Maximizing Patient Enrollment through Social Media
Can you think of any single activity that you do for over an hour each day, aside from your commute? Well, according to GlobalWebIndex, the average user spends 1.72 hours per day on social media. It has quickly become one of our major consumption channels and its usage expands beyond "socializing."
We are beyond justifying IF social media is a valuable component to achieving business goals. But in order to use social media to improve enrollment and engagement in mobile research efforts, we must seek to understand HOW to leverage it. We’ve found that there are three critical components to leveraging social media strategy for mobile research: identifying your social media audience (your potential patient pool, but also the greater support community), understanding the types of content that are relevant to them, and knowing how to spark a movement within this group.
1, 2, 3's of leveraging social media to maximize enrollment:
- Identify your social media audience: Once you have identified your patient population, you need to identify where that population’s “social neighborhood” is. Where do they spend time online? That is where your message should live. If you are a researcher, know that your partner communication agency or in-house social media manager will be able to gather this data for you.
- Understand content and context preferences: Does your audience prefer to read bite-sized pieces of content (think mini magazine articles), do they consume more videos, and do they over-index in quiz and interactive content consumption? Again, it’s important for your content to live within the context in which your potential patient pool is engaging with social media.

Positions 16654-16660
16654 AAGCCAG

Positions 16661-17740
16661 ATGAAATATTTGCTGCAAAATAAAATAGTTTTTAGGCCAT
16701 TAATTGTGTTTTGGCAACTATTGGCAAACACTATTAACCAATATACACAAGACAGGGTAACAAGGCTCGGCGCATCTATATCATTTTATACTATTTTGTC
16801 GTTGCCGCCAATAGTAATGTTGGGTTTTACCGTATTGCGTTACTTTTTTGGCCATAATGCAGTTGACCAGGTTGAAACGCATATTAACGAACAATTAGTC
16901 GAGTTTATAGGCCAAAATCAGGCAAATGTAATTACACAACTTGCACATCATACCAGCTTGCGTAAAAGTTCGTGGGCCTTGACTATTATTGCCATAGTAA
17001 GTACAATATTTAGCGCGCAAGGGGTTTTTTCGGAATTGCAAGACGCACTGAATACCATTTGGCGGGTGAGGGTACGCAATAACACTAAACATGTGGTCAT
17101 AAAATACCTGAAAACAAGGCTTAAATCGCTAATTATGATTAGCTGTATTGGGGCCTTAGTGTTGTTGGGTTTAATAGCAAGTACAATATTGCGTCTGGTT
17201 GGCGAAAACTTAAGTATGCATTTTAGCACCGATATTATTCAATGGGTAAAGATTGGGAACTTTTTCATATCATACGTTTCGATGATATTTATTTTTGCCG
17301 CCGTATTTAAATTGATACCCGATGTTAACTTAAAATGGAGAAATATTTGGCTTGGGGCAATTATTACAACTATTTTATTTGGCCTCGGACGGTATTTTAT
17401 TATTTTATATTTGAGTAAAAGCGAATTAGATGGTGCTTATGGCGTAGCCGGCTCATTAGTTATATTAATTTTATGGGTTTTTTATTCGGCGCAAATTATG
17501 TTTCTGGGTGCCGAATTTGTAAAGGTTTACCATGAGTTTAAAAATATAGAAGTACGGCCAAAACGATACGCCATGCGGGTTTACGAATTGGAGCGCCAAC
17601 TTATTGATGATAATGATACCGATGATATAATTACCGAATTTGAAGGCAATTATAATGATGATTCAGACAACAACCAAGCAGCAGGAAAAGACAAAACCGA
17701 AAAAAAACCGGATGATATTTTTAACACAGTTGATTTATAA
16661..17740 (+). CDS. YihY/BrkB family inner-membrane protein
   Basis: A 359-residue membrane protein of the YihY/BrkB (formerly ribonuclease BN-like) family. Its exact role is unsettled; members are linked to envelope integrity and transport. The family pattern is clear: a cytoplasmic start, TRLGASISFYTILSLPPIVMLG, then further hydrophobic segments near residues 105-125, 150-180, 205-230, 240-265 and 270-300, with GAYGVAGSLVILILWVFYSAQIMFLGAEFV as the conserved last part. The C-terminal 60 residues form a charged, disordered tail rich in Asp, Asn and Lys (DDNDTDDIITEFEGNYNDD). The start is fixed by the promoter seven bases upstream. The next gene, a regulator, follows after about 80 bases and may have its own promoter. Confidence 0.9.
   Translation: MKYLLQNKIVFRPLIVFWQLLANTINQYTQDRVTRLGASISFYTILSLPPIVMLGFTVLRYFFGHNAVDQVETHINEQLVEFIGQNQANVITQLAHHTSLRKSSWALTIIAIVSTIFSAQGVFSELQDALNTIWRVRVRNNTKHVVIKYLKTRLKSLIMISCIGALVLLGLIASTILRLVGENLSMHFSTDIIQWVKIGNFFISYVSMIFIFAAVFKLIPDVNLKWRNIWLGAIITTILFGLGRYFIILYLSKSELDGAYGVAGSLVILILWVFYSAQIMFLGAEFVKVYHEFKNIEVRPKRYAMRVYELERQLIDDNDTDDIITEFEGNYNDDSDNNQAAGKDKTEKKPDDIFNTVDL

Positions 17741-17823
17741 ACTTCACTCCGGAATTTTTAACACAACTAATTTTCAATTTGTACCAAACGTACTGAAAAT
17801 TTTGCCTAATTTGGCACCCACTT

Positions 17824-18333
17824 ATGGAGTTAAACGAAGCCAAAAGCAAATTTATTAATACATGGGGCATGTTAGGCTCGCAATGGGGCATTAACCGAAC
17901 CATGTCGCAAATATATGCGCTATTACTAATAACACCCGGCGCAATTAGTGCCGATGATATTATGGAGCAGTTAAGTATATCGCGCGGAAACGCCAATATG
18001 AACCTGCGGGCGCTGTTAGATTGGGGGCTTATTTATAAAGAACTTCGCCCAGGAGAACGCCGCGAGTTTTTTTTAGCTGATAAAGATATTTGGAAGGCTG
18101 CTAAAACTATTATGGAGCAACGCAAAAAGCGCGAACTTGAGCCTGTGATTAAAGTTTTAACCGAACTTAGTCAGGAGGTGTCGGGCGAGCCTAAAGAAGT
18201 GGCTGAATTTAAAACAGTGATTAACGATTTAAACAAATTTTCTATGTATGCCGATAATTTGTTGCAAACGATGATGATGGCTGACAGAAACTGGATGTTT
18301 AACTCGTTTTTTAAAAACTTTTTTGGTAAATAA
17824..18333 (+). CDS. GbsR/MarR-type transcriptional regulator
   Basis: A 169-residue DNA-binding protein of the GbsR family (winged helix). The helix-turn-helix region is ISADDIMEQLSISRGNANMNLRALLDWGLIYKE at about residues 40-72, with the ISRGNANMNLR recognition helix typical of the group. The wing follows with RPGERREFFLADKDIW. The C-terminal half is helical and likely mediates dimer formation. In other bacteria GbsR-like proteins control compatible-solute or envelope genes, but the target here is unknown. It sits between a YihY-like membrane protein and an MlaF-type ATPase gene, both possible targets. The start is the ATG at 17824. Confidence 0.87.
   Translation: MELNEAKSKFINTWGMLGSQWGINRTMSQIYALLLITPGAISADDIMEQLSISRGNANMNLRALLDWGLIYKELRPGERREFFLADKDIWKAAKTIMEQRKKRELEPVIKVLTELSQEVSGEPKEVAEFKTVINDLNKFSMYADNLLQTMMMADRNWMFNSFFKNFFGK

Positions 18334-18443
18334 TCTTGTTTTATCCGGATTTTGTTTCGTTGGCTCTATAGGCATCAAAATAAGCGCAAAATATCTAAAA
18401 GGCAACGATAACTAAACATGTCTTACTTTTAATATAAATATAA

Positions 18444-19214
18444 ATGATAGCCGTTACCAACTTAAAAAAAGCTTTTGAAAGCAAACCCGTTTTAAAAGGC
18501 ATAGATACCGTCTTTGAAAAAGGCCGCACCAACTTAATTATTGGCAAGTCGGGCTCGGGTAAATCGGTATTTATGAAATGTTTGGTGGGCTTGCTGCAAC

- Seek to spark a movement: Remembering that your patients are not scientists, and perhaps not as motivated by the sheer collection of data. The message to them must answer the imperative question in marketing—that is “what’s in it for me?” If your message can express what the patient gets out of participating in the study (understand their sleep patterns, help solve a long-standing public health concern), then you are on your way to sparking a movement because you are cultivating a motivated patient set.
Social Media Done Right
The Amyotrophic Lateral Sclerosis (ALS) Ice Bucket Challenge is a fantastic example of social media engagement done right. Now, it’s important to note that the goal of the challenge was not to enroll patients in a mobile study (although apps like mPower show us that research apps have utility to examine neurological conditions that affect fine motor skills).
The team behind this program understood that their audience most often frequented Facebook (the only major platform that allowed video at the time), posted “look at me” style posts, and loved social capital. The mere act of videotaping oneself pouring ice over your head and calling out another person sparked a movement. A movement so large, in fact, that it took ALS’s average fundraising efforts for that time period from $1.9 million to $31.5 million.
They achieve the 1, 2, 3's of leveraging social media:
Identify your audience: Friends and family of those living with ALS
Understand content and context preferences: Mobile video with a viral component
Seek to spark a movement: By participating in the challenge, and encouraging others to do, they’re getting positive social recognition for doing a good deed.
They didn't ask their audience to be overt about their support for ALS via a post, but rather asked them to play online video tag for a good cause. They didn’t try to provide disease education, fundraising goals, or needs, which might have made more sense to the organization. Harnessing the power of social media often requires that a brand put the audience’s goals ahead of the organization and leave the educating to other channels.